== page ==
|Appointed PM:||May 2, 1997|
|PM Predecessor:||John Major|
|Date of Birth:||May 6, 1953|
|Place of Birth:||Edinburgh, Scotland|
Born in 1953 in Edinburgh, Scotland, Mr Blair is the son of a barrister and a lecturer. He spent most of his childhood years in Durham. Mr Blair was educated at Fettes in Edinburgh, known as the "Eton of Scotland". He read law at St. John's College, Oxford where he obtained a degree. During his college years he also played guitar and sang for a rock band called Ugly Rumours. Shortly after graduation in 1975 he joined the Labour Party, running unsuccessfully for parliament in 1982 in the safe Tory seat of Beaconsfield. During the early 1980s he was involved in the Hackney Labour Party, where he aligned himself with the "soft left" who looked to be taking control of the party.
During the 1983 UK general election he was elected as the MP for Sedgefield, a constituency that he has held until the present day. Following two general election defeats by Margaret Thatcher in 1983 and 1987, Blair aligned himself firmly with the reforming tendencies in the party, headed by leader Neil Kinnock who gave Blair his first shadow cabinet post, and worked to produce a more moderate and electable party. When Kinnock resigned after defeat by John Major in the 1992 UK general election, Blair became Shadow Home Secretary under John Smith.
In 1994 Smith died of a heart attack. Blair and fellow shadow cabinet member Gordon Brown struck a deal that would see Blair stand for the leadership, with Brown becoming Chancellor in the event of victory. Elected using the reformed election rules he had helped to bring in, Blair and Brown set about changing the Labour Party, modifying its constitution away from commitments to public ownership, focusing on presenting itself as fiscally competent (after the failures of the Conservative government of that time) and "rebranding" itself as New Labour.
Although it attracted much criticism for its alleged superficiality from both political opponents and traditionalists within the party, the transformation was nevertheless successful. Aided by a Conservative government split over policy toward the European Union and tainted by allegations of corruption, "New Labour" achieved a landslide victory over John Major in the 1997 UK general election.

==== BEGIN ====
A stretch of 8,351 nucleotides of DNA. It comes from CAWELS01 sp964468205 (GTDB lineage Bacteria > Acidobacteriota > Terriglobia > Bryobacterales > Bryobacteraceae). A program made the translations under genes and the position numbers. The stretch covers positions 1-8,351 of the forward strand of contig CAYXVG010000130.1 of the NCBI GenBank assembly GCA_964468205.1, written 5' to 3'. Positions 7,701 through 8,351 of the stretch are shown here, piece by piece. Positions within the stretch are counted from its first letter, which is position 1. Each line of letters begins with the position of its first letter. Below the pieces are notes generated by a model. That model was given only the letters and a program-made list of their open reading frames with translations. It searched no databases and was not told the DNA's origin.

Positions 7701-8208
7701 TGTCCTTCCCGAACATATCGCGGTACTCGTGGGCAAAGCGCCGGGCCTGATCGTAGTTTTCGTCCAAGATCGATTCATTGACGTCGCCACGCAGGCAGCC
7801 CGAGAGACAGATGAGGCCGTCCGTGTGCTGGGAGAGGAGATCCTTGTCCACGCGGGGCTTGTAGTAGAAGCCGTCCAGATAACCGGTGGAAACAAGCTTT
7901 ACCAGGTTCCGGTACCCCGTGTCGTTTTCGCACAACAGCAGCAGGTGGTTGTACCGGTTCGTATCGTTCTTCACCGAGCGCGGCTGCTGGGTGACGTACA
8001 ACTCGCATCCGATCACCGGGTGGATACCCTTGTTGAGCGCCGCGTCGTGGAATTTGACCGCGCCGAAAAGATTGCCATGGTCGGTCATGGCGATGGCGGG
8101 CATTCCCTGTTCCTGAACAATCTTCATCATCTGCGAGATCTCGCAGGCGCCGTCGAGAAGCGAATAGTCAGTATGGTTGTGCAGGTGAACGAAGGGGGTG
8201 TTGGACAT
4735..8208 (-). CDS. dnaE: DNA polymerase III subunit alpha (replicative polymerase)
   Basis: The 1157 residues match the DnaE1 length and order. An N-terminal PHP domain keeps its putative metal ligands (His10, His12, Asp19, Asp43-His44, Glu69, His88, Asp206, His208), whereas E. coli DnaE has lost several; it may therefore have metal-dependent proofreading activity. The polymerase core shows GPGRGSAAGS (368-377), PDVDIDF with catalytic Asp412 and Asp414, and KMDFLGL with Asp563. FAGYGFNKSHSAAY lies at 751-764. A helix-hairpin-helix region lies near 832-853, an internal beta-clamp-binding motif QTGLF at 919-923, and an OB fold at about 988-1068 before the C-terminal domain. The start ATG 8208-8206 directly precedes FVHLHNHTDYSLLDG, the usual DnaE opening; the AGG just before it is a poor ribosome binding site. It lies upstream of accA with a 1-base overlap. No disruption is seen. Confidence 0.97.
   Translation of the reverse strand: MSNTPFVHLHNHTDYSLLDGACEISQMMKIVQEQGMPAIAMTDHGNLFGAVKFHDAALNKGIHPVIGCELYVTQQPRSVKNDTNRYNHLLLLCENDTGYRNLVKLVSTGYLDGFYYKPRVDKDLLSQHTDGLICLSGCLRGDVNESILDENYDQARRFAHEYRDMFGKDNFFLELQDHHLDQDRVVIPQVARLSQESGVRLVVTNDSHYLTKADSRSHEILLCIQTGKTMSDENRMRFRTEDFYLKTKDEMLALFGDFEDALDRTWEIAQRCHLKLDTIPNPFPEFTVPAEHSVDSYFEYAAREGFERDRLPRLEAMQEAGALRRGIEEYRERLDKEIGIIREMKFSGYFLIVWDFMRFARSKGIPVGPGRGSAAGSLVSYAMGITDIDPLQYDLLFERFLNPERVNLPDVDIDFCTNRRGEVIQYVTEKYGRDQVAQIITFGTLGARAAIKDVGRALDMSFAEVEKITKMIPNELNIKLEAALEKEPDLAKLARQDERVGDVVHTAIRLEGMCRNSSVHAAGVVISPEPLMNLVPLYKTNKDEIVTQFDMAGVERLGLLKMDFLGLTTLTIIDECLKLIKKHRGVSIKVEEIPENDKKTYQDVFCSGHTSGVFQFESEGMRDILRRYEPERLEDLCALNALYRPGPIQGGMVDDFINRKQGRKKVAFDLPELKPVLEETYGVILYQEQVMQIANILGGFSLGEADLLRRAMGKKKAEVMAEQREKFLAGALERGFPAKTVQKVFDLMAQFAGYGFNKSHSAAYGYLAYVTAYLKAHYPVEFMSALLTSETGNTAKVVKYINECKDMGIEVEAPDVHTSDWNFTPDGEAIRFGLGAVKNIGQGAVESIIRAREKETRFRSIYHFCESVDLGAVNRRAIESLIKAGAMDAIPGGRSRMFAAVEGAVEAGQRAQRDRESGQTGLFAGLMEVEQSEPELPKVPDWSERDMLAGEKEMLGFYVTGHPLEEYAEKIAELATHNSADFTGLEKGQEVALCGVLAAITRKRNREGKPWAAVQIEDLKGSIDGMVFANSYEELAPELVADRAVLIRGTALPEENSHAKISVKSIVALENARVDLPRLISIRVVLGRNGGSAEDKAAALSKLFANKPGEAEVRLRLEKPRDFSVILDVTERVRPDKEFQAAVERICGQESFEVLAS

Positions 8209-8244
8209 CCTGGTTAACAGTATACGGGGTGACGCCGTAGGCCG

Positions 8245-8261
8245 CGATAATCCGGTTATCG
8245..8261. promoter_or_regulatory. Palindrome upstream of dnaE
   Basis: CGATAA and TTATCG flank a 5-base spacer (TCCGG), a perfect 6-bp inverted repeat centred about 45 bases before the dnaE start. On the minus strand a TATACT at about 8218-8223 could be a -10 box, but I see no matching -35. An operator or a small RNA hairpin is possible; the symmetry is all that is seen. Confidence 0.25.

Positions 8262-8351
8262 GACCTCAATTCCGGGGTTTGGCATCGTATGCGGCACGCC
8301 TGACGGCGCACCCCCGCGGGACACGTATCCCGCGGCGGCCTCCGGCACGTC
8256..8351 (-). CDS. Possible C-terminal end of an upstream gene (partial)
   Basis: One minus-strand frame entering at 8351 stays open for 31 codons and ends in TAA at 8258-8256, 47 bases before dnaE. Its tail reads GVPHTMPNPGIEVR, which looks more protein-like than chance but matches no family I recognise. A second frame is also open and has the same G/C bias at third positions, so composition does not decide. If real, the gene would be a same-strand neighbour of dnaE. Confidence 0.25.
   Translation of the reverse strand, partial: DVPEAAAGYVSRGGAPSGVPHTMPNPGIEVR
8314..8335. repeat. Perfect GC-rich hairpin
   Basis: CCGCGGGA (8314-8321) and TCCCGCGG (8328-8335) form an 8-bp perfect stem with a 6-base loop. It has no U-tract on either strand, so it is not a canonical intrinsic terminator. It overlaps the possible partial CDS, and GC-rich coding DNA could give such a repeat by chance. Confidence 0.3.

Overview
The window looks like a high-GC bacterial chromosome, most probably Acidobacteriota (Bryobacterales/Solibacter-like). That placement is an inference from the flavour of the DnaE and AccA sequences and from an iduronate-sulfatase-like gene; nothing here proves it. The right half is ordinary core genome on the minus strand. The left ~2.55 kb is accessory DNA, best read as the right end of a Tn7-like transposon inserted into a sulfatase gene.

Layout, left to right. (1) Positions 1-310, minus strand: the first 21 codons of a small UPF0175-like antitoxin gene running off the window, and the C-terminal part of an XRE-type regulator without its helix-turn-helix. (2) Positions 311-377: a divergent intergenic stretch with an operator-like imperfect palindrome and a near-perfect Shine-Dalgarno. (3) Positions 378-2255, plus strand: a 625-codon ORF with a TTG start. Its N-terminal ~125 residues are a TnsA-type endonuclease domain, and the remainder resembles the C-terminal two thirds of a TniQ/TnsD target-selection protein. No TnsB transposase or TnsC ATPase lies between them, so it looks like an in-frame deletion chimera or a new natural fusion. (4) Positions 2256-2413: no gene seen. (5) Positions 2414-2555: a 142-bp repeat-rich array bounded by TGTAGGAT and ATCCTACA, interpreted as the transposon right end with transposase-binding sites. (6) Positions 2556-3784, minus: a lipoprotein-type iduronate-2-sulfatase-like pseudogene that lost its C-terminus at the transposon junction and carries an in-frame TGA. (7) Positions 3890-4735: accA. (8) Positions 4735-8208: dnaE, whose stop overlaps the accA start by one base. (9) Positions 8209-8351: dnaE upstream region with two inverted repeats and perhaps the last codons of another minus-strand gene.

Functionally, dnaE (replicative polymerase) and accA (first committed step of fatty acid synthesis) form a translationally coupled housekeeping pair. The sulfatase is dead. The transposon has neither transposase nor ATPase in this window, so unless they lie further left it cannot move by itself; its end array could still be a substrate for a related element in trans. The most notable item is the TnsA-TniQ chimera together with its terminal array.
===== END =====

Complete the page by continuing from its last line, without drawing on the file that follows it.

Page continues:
In the 2001 UK general election, the Labour Party preserved its majority at an unprecedented level, even in the face of a reduced turnout, and Blair became the first Labour Prime Minister to serve two full consecutive terms. The leader of the Conservative Party, William Hague resigned and became the first Conservative Party leader since Austen Chamberlain in the 1920s not to have served as Prime Minister.
Following the September 11, 2001 Terrorist Attack on the World Trade Center, Blair was quick to align the UK with the US, engaging in a round of shuttle diplomacy to help form and maintain the allied coalition prior to their attack on Afghanistan (in which British troops participated). He continues in this role to this day, showing a willingness to visit countries on diplomatic missions that other world leaders might consider too dangerous to visit.
Blair was a strong supporter of US President George W. Bush's controversial plan to invade Iraq and overthrow dictator Saddam Hussein. Blair soon became the face of international support for the war, often clashing with French President Jacques Chirac, who became the face of international opposition. Regarded as somewhat more articulate than Bush, Blair gave many speeches arguing for the overthrow of Saddam Hussein in the days leading up to war. Though the main case against Saddam centered around the Iraqi strongman's alleged possession of illegal weapons of mass destruction, Blair also focused on the Iraqi government's brutal record of human rights abuses as justification for regime change. British troops were deployed in 2003 to assist with the 2003 invasion of Iraq. The fact that since Saddam's overthrow no weapons of mass destruction have been found in Iraq continues to be a source of great domestic controversy for the Prime Minister, especially among members of his own party, many of whom strongly dislike George W. Bush and were opposed to the Iraq war.
As is usually the fate with British Prime Ministers, he has become the central focal point of satire in the magazine Private Eye. A regular feature is the St Albion Parish News (incumbent: Rev. A.R.P. Blair MA (Oxon)), in which recent political events and Blair's penchant for spin and his zealous enthusiasms are relentlessly pilloried.
Blair is married to successful barrister Cherie Booth who he met in 1976 whilst both were studying law. They have three sons and one daughter. His wife and children are Roman Catholics, and he has increasingly been seen attending Mass with them.
On August 1, 2003 he became the longest sitting Labour Prime Minister, surpassing Harold Wilson's 1964 - 1970 term. However, because of the crisis around the death of David Kelly, there was no celebration.
On October 19, 2003 it became known that Blair received treatment for an irregular heartbeat. He felt ill the previous day and went to hospital where he was diagnosed with supra ventricular tachycardia. He was given a small electric shock to correct the heartbeat and returned home that night. He took October 20 a littler slower than usual and returned to a full schedule on October 21. Among those who publicly wished him a speedy recovery was Conservative Party leader Iain Duncan Smith.
Prime Ministers of the United Kingdom
N/A: Tony Blair is the current office holder